Alumni Spotlight: Having a Heart for Homeless Teens

REna Sarigianopoulos 2

Rena Sarigianopoulos, ’96 BA in Telecommunications

Rena Sarigianopoulos, ’96 BA in Telecommunications

A casual question led TV journalist Rena Sarigianopoulos to the news story of her career.

A reporter and weekend anchor for KARE 11-TV in Minneapolis, the YSU grad was covering a church blood drive when she asked directions to the restroom. The answer: “Down the hall, next to the youth food pantry.”

She asked why a church would need a food pantry for teenagers, and the response was a shocker. Homeless teens wandering the city streets used the free food to barter for a place to sleep – an alternative to selling themselves into sexual slavery.

“I felt like I’d been punched in the stomach,” she remembers. “How could I go about my everyday life after that? I had to do something.”

Sarigianopoulos began to investigate. She learned that, on any given night, 2,500 kids between the ages of 15 and 20 spend their nights on the street in the state of Minnesota ­– homeless shelters often had beds for adults and younger children, but few for teens. She also found people working on solutions, setting up networks of caring families willing to offer temporary or long-term homes.

Her report on teen homelessness won KARE 11 a prestigious national Edward R. Murrow Award for excellence in hard news reporting in 2012. “It was probably the pinnacle of my career,” Sarigianopoulos said. “I think I’ll always have a soft place in my heart for those kids.”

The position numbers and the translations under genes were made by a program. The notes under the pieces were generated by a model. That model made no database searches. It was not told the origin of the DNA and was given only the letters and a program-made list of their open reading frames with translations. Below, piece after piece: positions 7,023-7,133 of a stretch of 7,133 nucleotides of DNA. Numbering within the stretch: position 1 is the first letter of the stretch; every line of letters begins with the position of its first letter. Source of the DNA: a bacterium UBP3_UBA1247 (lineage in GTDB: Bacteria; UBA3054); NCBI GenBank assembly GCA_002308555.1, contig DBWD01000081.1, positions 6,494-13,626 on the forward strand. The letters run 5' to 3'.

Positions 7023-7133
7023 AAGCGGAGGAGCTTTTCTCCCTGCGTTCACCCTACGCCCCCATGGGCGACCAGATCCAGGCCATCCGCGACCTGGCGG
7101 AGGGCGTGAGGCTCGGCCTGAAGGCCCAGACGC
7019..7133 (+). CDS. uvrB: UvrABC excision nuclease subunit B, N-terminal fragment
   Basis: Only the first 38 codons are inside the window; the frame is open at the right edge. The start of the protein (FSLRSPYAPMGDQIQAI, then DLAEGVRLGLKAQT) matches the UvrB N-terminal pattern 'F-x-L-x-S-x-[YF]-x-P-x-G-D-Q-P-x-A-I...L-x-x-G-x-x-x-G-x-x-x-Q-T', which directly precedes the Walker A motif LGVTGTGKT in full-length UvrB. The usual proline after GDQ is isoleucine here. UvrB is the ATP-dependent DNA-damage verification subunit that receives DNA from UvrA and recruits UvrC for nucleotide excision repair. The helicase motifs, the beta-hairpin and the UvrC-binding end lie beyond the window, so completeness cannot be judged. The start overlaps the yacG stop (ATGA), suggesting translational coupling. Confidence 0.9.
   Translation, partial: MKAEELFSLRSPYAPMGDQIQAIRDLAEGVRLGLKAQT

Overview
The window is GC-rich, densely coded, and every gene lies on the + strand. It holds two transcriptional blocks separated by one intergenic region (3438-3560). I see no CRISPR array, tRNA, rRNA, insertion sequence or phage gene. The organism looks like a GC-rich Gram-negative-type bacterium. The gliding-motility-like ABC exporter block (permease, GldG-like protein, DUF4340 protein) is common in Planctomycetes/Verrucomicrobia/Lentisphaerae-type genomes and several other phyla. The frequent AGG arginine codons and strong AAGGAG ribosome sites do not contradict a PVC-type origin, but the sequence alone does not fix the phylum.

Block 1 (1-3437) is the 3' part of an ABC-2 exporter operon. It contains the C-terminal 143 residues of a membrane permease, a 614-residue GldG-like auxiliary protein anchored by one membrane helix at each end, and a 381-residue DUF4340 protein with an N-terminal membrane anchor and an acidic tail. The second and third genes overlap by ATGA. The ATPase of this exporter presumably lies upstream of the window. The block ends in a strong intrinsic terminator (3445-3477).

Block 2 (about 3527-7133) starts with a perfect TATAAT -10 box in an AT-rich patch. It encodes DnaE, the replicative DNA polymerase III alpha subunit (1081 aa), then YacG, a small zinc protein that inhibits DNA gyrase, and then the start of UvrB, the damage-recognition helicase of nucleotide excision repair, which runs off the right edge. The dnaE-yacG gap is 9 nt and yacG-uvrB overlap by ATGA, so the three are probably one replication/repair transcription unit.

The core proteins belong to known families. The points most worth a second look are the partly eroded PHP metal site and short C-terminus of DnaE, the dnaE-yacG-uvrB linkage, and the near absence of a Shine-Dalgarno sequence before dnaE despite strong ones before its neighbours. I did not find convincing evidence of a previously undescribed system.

She spent her own childhood in Boardman and Campbell, where her father recently retired from his long-time position as chief of police, and chose YSU mainly for financial reasons. Paying her way through school with a job at Chick-Fil-A, she emerged debt-free with a BA in telecommunications.

Painfully shy at the time, she credits the late Tom Holden, a well-known Youngstown television news personality and YSU instructor, for launching her career. At his urging, she tried out for an on-air student job reading editorials on WKBN-TV, and her 60-second piece on Ohio’s conceal carry gun law drew fire from the NRA. “They wanted it pulled,” she recalls. “It was the first time I realized that you have to stand up for people who don’t have a voice.”

She did an internship at WKBN and then, after graduation, landed her first job at the station as a producer. But Sarigianopoulos was no longer content to work behind the scenes. She accepted a TV reporting job in Dubuque, Iowa. “I took a pay cut, but money didn’t matter to me,” she said. “I wanted to be a reporter, to meet people, to learn something new everyday. That’s what I wanted to be doing.”

Since then, her career has taken her to progressively larger markets: Madison, Wis.; Milwaukee; and now the Minneapolis-St. Paul metro area.

Currently, she has two full-time jobs in broadcasting and works seven days a week – loving every minute of it. Besides her role as a weekend anchor and reporter for KARE 11, a Gannett company and NBC affiliate, she also hosts a morning drive radio program weekdays on 96.K-TWIN, a radio station owned by the Minnesota Twins baseball club.

Despite her full work schedule, Sarigianopoulos makes time to run four times a week for health and fitness and enjoys giving back to the community by hosting charity events in the Twin Cities. Her mother and Step-Dad have relocated to Minneapolis, and she feels at home there, but she’s also proud of her roots. “Youngstown will always be my home,” she said. “I’m proud to be from there.”

(Previously published in YSU Magazine, Fall 2014.)